The groupings are: 'A BCD', 'AB CD', and 'ABC D'. You need to apply your algorithm to each of these groupings. You've applied it to the first. How do you get the rest of them?

Has enough time passed? I wrote up a python solution just to see what it'd look like compared to Java.

def segment(input, separator=' ', start_from=0):
    print input
    # add spaces after each letter starting from start_from index, terminating at last letter-1
    for i in range(start_from, len(input)-1):
        # if the next letter is already a space, or this letter is a space, move on
        if separator in (input[i+1], input[i]): continue
        # whatever index we're on, do the next one recursively
        segment(input[:i] + input[i] + separator + input[i+1:], separator=separator, start_from=i+1)

segment('ABCD')
share|improve this answer
    
What if I want to put more than one space? for example if I get ABCD I could put A BCD (2 spaces) –  Dejel Nov 27 '13 at 19:40
    
@Dejel notice the separator argument? Just make that two spaces instead of one. ie: segment('ABCD', separator=' '). –  Josh Smeaton Nov 27 '13 at 23:46
    
I meant play around - one time to put one space and at the other time to put the separator as 2 spaces –  Dejel Nov 28 '13 at 12:49
1  
@Dejel You'd need some logic inside the for loop that changes what the separator is going to be for the next recursive step. –  Josh Smeaton Nov 28 '13 at 21:31

The first thing that makes me dubious about your code is that you are supposed to returning a series of strings, but your return value is a string.

Perhaps, you should nail down your base case and recursive step.

It looks like you've got a start on the base case. You can insert zero spaces in the empty string, so

allPossibleSpacings("") -> [ "" ]

but you don't want to insert a space at the end, so you need a second base case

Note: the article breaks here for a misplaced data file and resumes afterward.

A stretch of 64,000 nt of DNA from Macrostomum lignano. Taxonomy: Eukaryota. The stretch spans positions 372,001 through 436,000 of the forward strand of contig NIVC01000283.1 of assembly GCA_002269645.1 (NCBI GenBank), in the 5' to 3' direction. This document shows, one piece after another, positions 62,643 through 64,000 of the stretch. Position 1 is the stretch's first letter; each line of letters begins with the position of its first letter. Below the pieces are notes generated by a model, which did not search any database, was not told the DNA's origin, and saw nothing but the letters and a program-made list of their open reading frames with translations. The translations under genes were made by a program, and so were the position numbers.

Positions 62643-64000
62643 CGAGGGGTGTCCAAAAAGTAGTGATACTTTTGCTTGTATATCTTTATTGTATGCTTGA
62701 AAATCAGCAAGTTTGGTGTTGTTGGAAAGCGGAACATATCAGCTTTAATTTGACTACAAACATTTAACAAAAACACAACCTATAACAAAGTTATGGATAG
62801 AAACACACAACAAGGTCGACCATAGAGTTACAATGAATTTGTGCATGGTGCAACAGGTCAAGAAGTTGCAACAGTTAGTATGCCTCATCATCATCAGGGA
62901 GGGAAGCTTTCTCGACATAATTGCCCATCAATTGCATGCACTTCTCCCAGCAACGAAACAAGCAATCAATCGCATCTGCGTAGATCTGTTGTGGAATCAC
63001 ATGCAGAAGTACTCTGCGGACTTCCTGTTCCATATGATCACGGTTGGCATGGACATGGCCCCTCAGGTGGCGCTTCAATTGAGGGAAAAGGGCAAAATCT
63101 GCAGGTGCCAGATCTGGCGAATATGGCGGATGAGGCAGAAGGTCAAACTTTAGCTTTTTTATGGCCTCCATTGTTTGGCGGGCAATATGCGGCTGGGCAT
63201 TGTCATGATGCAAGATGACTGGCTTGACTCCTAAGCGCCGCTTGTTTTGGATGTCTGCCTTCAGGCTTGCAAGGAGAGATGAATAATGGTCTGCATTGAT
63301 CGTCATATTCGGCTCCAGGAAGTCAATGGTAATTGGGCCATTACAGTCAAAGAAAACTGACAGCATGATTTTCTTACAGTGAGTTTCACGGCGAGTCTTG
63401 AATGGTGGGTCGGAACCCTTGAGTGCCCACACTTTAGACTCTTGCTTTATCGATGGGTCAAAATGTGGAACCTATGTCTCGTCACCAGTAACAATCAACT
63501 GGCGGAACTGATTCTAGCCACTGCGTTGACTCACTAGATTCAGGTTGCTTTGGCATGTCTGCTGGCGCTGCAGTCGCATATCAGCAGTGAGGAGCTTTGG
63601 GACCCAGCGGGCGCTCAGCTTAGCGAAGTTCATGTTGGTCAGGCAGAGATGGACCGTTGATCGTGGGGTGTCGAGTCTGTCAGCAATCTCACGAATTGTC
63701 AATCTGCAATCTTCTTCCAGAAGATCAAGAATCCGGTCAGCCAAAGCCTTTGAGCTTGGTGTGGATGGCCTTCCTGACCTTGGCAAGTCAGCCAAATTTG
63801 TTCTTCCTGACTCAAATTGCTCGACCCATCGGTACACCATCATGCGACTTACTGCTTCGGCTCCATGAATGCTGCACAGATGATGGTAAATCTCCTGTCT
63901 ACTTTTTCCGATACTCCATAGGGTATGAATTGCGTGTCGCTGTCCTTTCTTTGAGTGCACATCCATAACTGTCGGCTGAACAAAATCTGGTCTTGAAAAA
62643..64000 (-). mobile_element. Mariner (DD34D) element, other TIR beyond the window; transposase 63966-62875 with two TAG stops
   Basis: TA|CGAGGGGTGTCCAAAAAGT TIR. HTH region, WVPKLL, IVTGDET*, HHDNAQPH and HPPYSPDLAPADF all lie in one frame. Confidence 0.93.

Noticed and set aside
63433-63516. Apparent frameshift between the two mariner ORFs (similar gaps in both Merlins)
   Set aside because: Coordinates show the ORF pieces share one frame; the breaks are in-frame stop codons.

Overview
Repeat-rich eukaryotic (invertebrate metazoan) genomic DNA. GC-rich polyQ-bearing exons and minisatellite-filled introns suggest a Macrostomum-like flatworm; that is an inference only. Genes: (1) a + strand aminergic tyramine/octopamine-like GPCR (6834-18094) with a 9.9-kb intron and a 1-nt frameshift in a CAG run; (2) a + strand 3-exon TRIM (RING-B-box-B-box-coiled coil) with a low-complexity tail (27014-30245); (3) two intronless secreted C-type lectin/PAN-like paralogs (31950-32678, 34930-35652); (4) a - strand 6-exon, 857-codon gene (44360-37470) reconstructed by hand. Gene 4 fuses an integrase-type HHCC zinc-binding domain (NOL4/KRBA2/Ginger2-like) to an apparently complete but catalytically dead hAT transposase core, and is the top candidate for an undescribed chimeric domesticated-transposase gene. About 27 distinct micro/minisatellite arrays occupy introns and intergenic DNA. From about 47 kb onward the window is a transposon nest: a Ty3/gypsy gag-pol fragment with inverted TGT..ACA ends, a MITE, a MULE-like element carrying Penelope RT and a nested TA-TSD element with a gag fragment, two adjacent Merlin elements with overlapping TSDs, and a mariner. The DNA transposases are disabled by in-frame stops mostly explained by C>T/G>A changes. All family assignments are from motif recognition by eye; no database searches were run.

allPossibleSpacings("x") -> [ "x" ]

and then your recursive step could be

allPossibleSpacings("x" + s) -> flatten(
    ∀ t : allPossibleSpacings(s), ["x" + t, "x " + t])

I won't help you write that in Java since it's homework, but hope that helps.

share|improve this answer
    
I didn't know the ∀ symbol existed without using something like TeX...awesome! –  Michael McGowan Apr 1 '11 at 16:43
3  
@Michael McGowan, unicode page 22xx has all kinds of handy math symbols. unicode.org/charts/PDF/U2200.pdf –  Mike Samuel Apr 1 '11 at 16:48
void recurse(String myString, int start){
        System.out.println(myString);
        for(int i = start; i < myString.length; i++) {
            if (myString.charAt(i) != ' ' ){
                recurse(myString.Substring(0,i) + ' ' + myString.Substring(i), i+2);
            }
        }
    }

call first with recurse("ABCD", 1);

share|improve this answer
    
-0.5 The point of homework is to learn to think about a problem, not to have an answer provided for you. –  Matt Crinklaw-Vogt Apr 1 '11 at 16:24
2  
I just like solving things like this :( –  Jean-Bernard Pellerin Apr 1 '11 at 18:35
    
@Jean-BernardPellerin What if I need to do something different, I get an unknown length of string and need to insert spaces up to string being with length of 6. For instance if I get ABCD I could insert A BCD (2 spaces after the A) or A BCD (1 space after the A) –  Dejel Nov 27 '13 at 20:15
    
@Dejel, ask it as a question, it's too long to reply with a comment –  Jean-Bernard Pellerin Nov 27 '13 at 21:12